“The killings became more and more frenzied with days of Thanksgiving feasts being held after each successful massacre. George Washington finally suggested that only one day of Thanksgiving per year be set aside instead of celebrating each and every massacre.” (Susan Bates)
This is an updated repost from last year, to continue our commitment to raise awareness about the actual origins and impact of this holiday that many of us celebrate without a second thought and to confront the mythologies that encourage us to ignore the real history of Thanksgiving:
We often think of Thanksgiving as a time of family, football, giving thanks and gorging. I used to be of this mindset until learning more about some of the actual roots of this holiday. What I learned was that Thanksgiving has little to do with an amicable meal shared between the Pilgrims and Indians. While there is a documented meal shared at one point, and this is often what is referenced, the “National Holiday” was originally a marker of the celebrations of the massive genocide of Indigenous peoples across the Eastern coast of the US. … Read more
This is a timeline we use in White Noise workshops to help make visible dominant representations of white women that have historically served to reinforce, normalize and naturalize forms of racist violence and patriarchal oppression. How do these narratives of white female sexuality and identity (re)appear in the present? How do they continue to live in our imaginations, bodies, dreams, media, collective consciousness, politics? By no means attempting to be some kind of comprehensive history, but rather pulling out some key threads in the unweaving of structures of domination. Here we go:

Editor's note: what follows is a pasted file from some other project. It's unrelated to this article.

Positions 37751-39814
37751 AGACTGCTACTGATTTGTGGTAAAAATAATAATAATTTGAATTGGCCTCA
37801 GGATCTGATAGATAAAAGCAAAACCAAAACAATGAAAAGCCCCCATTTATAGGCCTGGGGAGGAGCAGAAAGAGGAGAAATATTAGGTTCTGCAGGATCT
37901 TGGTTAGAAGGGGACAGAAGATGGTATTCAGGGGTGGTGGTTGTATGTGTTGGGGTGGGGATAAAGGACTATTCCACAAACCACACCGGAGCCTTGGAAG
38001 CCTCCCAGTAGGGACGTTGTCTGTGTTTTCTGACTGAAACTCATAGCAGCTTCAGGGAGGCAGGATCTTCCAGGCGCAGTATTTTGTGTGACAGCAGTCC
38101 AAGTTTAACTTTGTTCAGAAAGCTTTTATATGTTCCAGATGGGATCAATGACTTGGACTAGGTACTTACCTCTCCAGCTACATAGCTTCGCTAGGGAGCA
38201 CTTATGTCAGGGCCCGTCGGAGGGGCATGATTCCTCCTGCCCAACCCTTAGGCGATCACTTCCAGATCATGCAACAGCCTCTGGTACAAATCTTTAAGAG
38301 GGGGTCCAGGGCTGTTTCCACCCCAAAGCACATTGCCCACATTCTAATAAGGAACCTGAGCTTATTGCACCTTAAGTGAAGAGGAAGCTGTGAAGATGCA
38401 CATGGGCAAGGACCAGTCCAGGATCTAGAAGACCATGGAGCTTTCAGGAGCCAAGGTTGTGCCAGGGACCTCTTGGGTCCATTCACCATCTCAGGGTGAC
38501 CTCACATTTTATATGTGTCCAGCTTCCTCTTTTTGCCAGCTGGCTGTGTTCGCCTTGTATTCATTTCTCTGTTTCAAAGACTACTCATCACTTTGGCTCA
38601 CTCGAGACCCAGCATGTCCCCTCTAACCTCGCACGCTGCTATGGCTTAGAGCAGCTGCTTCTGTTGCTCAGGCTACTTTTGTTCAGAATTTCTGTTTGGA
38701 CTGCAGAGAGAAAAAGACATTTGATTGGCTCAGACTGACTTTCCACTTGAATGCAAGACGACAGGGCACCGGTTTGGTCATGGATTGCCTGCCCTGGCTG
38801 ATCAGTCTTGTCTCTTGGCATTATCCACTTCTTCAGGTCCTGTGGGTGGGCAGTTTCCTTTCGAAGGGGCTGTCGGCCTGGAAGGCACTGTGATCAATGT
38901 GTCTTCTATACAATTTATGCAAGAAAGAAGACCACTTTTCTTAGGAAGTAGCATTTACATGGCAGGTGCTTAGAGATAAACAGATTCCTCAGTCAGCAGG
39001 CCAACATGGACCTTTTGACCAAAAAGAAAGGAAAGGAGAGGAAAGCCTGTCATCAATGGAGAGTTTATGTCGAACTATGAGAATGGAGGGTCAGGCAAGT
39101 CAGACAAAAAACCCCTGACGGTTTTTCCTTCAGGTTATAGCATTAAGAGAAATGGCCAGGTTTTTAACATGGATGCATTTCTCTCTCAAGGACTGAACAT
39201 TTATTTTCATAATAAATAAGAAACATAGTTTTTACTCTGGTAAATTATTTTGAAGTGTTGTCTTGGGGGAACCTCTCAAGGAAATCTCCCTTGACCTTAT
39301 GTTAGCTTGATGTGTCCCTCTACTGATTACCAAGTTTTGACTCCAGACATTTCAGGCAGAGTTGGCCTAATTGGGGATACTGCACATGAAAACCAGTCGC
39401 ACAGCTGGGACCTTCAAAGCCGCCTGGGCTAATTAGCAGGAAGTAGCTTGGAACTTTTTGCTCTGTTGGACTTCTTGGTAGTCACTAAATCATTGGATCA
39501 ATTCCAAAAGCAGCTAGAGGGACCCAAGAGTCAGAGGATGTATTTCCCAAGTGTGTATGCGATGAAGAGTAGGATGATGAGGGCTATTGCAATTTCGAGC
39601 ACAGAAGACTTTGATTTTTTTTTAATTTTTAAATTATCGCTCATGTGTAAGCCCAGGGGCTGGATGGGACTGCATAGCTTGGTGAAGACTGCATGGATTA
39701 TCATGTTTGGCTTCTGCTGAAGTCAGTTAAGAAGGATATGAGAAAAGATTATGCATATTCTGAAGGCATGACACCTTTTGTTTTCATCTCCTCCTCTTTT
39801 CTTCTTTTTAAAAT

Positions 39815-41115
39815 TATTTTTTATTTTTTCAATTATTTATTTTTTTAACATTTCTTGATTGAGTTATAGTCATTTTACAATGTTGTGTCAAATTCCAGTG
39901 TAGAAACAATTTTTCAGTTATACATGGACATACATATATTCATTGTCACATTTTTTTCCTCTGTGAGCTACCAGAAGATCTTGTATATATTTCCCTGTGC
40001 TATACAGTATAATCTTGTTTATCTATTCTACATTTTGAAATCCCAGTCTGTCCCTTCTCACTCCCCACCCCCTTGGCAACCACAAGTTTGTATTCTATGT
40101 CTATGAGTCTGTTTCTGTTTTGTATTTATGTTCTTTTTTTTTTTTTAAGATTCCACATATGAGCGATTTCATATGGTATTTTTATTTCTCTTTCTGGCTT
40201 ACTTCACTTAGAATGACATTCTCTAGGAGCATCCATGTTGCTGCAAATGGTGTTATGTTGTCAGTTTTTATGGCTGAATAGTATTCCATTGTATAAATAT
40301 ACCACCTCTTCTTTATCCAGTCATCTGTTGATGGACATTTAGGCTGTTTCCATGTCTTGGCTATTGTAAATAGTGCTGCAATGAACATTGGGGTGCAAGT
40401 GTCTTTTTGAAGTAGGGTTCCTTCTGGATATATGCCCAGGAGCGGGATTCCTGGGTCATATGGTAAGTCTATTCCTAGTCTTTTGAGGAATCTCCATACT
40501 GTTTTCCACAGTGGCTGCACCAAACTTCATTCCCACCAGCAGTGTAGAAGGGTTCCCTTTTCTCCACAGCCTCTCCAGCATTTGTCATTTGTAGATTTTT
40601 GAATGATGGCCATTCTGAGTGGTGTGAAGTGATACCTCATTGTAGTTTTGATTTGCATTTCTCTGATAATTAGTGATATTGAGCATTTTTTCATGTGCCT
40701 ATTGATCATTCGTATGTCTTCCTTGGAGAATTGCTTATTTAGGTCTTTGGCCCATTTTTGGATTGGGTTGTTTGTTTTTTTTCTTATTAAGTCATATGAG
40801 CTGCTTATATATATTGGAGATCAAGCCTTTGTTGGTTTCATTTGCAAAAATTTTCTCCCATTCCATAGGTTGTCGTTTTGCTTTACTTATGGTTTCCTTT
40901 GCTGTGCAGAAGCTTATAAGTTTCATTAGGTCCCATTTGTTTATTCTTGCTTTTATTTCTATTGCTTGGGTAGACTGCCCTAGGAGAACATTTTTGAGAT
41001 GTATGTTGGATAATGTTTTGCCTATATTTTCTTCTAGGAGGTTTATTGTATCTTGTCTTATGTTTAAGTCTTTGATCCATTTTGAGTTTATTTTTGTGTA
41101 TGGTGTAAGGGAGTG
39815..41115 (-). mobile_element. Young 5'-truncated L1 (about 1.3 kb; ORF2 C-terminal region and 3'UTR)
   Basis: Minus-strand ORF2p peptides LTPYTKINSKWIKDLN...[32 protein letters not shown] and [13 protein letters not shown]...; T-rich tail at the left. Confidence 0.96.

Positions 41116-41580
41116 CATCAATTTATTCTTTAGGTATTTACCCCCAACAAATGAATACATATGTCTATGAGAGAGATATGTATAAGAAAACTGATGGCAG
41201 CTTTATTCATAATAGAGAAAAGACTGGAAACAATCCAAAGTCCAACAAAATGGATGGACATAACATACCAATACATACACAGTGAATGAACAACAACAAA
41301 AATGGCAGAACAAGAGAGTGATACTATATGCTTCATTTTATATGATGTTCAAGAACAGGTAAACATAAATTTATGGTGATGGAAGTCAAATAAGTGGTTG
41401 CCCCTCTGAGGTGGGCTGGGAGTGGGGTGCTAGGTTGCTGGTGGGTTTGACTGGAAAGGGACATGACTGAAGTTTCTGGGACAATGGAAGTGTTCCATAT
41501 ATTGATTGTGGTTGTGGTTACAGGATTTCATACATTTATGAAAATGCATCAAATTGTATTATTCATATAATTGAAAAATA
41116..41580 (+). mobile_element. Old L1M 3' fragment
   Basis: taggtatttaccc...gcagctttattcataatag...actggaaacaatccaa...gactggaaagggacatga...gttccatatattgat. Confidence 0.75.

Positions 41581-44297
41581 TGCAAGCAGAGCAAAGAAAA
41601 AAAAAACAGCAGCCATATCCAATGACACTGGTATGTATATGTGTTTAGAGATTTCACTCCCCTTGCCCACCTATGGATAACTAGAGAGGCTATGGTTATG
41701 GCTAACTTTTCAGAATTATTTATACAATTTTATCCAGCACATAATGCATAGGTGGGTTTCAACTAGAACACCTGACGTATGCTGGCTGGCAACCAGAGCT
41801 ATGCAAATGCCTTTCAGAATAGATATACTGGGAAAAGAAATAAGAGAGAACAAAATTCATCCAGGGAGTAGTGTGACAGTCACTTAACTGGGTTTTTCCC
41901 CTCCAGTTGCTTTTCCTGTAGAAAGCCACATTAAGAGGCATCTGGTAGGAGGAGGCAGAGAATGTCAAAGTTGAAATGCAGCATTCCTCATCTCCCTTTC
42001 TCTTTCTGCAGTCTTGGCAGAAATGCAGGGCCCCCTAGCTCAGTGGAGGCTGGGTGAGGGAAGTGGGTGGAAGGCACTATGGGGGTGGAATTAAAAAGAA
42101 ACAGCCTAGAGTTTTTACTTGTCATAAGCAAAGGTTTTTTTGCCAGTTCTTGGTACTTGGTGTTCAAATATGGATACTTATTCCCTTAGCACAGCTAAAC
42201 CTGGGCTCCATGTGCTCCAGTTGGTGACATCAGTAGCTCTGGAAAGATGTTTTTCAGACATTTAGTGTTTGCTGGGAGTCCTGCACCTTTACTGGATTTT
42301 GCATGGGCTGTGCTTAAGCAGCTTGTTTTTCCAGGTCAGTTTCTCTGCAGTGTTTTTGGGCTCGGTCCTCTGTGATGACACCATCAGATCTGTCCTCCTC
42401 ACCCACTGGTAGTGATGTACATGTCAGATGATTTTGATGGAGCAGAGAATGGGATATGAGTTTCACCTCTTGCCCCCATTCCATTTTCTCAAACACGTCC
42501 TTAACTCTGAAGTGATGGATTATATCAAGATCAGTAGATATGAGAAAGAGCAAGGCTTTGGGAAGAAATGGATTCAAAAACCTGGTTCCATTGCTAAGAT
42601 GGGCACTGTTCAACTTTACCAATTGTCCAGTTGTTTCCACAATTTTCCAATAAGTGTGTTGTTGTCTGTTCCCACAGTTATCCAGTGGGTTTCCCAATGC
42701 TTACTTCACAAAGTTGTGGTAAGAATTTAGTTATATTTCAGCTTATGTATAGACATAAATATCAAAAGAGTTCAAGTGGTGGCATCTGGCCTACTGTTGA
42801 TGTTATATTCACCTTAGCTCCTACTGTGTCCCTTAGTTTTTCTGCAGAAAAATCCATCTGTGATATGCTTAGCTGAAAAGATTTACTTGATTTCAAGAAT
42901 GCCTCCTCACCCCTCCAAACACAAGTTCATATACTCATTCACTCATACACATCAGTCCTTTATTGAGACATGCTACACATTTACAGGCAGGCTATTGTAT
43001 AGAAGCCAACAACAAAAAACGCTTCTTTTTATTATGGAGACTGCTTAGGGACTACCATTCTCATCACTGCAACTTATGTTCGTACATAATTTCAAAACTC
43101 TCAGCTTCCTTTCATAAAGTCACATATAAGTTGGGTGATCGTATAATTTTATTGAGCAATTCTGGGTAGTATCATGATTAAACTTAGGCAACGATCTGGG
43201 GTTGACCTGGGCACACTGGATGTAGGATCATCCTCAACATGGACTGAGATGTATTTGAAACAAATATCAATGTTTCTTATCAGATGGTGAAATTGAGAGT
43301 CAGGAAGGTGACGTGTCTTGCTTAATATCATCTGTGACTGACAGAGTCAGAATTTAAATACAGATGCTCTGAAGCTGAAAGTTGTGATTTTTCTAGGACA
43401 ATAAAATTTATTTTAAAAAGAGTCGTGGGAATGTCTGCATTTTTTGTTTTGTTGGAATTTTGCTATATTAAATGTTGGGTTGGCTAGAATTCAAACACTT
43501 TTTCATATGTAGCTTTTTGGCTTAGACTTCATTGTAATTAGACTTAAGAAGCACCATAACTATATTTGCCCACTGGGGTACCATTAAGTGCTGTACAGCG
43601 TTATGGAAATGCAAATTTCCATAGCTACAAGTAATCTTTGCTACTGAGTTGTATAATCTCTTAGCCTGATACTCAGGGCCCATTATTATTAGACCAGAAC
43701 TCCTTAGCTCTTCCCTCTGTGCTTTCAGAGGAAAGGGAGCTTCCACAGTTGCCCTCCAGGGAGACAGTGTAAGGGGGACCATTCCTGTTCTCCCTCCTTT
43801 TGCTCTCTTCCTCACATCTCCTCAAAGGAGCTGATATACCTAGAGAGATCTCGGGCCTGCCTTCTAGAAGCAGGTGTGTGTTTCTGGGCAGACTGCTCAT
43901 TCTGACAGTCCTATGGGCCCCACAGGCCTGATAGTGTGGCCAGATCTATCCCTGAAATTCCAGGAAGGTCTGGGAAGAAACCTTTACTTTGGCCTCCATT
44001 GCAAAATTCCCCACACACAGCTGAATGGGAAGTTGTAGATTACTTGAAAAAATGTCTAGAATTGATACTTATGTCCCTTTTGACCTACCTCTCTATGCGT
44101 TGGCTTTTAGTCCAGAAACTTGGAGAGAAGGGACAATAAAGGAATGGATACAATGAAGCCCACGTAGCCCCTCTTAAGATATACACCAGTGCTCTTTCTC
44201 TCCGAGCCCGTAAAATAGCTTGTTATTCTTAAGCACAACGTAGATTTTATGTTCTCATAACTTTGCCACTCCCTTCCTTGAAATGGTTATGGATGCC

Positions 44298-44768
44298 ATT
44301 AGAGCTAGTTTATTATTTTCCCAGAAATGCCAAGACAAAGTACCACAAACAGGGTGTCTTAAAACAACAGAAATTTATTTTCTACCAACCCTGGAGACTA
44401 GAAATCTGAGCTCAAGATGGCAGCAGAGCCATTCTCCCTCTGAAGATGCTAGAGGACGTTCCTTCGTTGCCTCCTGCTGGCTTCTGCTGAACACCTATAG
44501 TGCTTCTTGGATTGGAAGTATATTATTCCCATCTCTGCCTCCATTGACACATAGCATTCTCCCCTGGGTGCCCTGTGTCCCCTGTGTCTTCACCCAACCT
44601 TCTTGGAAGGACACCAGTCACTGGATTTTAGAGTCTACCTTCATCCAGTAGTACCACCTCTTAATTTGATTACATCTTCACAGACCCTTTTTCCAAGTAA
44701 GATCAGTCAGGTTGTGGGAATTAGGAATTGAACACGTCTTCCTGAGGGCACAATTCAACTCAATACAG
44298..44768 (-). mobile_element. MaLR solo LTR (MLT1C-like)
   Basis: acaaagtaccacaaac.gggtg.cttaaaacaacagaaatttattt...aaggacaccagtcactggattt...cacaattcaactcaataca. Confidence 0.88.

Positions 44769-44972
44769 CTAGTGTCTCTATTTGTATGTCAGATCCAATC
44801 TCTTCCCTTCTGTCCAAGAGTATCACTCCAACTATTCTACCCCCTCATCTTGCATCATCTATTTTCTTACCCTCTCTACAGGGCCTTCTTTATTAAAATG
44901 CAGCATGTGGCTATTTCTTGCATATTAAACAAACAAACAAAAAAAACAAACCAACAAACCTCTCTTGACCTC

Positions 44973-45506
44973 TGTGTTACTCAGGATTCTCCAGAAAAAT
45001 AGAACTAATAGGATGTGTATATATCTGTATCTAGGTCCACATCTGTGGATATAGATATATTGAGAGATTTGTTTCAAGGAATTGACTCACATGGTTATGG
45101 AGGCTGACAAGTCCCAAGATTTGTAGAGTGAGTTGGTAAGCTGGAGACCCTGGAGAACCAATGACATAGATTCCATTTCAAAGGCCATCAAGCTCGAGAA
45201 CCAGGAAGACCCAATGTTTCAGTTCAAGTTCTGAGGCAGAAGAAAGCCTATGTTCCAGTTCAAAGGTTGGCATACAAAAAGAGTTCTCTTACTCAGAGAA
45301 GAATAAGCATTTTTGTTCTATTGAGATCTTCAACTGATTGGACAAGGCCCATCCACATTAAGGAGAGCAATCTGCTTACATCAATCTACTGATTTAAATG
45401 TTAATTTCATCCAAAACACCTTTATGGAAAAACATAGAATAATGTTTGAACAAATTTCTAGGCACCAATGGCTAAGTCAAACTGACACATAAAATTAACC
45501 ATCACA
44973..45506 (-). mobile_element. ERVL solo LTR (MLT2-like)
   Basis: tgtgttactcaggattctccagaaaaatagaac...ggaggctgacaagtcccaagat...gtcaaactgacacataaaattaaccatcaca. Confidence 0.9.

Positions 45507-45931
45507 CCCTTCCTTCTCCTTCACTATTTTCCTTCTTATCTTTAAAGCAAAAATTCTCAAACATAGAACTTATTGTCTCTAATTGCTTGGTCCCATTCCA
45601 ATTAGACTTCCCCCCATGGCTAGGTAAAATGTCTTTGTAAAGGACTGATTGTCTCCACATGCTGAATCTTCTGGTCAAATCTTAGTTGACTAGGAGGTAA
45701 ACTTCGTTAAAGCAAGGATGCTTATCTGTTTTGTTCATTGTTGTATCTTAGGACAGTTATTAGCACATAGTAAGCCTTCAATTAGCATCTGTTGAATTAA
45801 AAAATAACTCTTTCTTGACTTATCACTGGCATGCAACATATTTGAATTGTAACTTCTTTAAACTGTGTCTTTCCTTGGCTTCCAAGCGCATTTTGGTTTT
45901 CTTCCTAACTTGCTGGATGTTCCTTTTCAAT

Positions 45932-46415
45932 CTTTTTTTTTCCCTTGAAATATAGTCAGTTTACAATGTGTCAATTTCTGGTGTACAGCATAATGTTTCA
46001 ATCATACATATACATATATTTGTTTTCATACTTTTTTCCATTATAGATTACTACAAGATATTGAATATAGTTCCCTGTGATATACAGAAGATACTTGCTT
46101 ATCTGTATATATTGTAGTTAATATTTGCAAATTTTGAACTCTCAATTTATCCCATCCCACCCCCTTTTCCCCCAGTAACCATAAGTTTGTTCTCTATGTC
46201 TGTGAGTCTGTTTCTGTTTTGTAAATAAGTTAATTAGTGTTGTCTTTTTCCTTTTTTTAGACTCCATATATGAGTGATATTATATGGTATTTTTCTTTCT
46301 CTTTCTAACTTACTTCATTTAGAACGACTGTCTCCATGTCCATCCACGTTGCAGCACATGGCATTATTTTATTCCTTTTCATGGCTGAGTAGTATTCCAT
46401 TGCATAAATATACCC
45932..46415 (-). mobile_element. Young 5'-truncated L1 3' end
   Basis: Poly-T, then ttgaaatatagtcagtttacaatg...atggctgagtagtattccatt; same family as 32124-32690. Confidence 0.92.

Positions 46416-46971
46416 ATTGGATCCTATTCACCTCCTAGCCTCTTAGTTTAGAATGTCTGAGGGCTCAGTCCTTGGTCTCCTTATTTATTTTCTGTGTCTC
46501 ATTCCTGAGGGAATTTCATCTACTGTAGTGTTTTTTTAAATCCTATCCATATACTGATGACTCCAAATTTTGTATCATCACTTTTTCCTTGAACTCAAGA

Captivity narratives, stories of women and men of European descent who were captured by Native Americans, were immensely popular in in both the US and Europe from the 17th century until the close of the United States frontier in the late 19th century. A defining genre of American literature that told tales of Indian savagery, the bravery of white male settlers, and the vulnerability of white women in need of protection and rescue.… Read more
At our second White Noise monthly dialogue, we delved into the topic of ancestry with the intention of looking at how the histories/legacies of our (white/female) ancestors connect to the larger discussion we’ve begun. We began by checking in with affirmations about ourselves and about white women – something we committed previously to doing because we recognize how easy it can be to go instantly into denigrating ourselves and feeling over-responsible for all the problems of the world (something we, as women, have been very effectively trained to do — see the previous blog post for more on this subject).
After this round, we read an excerpt from an article (Indians’R’Us) by Ward Churchill that spoke about the need for white folks to reclaim and learn our own heritages (he states “we are all indigenous somewhere”) in order to more effectively combat larger waves of colonization. It spoke to the fact that the white-washing of our personal and cultural histories leaves us more prone to steal traditions from the indigenous folks that remain on the lands we occupy and continue to perpetrate cultural genocide.… Read more